The comprehensive tome, published in 2006 by Atria Books, became known for insinuating that Harry Houdini acted as a spy for Britain and was asked to be an adviser to Czar Nicholas II's court in prerevolutionary Russia. The book also portrayed the master escape artist and magician as a debunker of con artists who pretended to be spiritualists, leading to the controversial theory that Houdini’s death was caused by the spiritual movement as payback.
Being a fan of magic, one is almost required by law to be a fan of Harry Houdini. He was revolutionary in the art, craft, and science of stage magic and illusion and Hollywood has long sought to bring the magician to the big screen.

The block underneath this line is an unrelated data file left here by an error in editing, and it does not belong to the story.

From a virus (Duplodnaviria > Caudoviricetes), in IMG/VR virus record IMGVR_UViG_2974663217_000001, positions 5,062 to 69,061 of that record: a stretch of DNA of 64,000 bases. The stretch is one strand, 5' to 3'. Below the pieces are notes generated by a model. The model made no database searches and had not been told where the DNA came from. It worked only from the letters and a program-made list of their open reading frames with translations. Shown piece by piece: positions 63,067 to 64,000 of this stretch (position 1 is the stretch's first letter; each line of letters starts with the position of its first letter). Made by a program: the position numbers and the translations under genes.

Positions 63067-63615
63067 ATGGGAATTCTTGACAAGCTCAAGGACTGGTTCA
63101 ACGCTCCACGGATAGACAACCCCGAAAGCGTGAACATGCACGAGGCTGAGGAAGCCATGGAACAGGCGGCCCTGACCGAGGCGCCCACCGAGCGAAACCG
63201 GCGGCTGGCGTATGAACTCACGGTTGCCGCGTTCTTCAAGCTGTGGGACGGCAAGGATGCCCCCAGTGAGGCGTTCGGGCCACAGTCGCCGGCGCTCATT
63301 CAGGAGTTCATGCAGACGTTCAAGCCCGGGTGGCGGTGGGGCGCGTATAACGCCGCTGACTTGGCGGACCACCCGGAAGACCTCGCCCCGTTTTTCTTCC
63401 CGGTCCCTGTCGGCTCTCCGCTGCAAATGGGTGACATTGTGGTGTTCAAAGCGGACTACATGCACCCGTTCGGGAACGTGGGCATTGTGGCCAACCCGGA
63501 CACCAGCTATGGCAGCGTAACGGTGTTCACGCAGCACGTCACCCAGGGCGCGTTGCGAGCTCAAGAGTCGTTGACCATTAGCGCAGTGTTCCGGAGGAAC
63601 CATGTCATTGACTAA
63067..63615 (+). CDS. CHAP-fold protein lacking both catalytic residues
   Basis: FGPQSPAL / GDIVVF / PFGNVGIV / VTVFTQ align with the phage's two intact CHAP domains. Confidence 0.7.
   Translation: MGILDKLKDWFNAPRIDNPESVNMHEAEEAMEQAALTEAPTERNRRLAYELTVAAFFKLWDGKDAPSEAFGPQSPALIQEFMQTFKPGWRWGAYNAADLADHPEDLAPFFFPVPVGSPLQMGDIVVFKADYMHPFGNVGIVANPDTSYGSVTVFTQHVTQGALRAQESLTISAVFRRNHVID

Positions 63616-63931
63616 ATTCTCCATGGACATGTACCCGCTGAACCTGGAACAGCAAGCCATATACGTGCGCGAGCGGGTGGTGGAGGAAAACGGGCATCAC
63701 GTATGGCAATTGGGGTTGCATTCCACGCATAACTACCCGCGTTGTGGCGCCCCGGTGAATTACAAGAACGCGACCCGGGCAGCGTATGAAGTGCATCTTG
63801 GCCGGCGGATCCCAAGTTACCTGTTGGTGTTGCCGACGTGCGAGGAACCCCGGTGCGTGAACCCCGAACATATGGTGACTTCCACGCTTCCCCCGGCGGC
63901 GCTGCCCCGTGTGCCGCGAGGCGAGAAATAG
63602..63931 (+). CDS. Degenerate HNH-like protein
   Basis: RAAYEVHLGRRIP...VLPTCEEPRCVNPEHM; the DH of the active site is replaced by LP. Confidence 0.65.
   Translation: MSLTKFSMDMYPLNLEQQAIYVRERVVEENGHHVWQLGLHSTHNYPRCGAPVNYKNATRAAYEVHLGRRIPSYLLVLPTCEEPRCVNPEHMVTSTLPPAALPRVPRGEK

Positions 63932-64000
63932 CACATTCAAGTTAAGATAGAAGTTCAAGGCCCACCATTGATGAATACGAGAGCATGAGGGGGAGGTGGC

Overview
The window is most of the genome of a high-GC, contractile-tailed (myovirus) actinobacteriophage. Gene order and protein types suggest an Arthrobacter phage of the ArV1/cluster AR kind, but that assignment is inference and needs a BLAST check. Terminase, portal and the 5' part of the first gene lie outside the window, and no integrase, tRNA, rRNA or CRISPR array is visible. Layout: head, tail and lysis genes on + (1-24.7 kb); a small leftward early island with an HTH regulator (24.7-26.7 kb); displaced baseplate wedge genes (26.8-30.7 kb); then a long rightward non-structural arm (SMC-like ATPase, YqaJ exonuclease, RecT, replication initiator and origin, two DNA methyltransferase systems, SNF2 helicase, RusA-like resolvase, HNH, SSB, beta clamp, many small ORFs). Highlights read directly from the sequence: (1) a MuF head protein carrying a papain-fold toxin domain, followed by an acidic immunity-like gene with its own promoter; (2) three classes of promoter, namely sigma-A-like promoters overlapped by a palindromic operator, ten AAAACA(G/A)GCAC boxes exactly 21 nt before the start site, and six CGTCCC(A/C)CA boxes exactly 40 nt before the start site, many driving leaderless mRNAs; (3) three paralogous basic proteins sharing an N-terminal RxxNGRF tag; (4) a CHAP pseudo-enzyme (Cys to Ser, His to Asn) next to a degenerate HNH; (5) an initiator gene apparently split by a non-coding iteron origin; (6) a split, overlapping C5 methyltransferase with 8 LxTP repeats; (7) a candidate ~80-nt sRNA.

The most notable film about Houdini was 1953's "Houdini" with Tony Curtis and Janet Leigh. The film tried to show the life of the magician, but failed with several of the facts. I guess peritonitis is not a very "Hollywood" way to die so in the film, Houdini dies drowning in one of his escape routines.
The legend of the master magician has always been far more interesting than truth. It looks like The William Kalush book has generated some controversy regarding the whole "spy" thing and several professional magicians I know debate the validity of the book entirely.
According to THR, Summit doesn't want a biopic, but instead are aiming for this adaptation to be an action/thriller "featuring a character who is part Indiana Jones and part Sherlock Holmes." Hollywood is more than happy to help blur that line between reality and bullshit a little further.
To check out the book before its hacked up and "Hollywoodized" for general consumption, go here or click on the link below.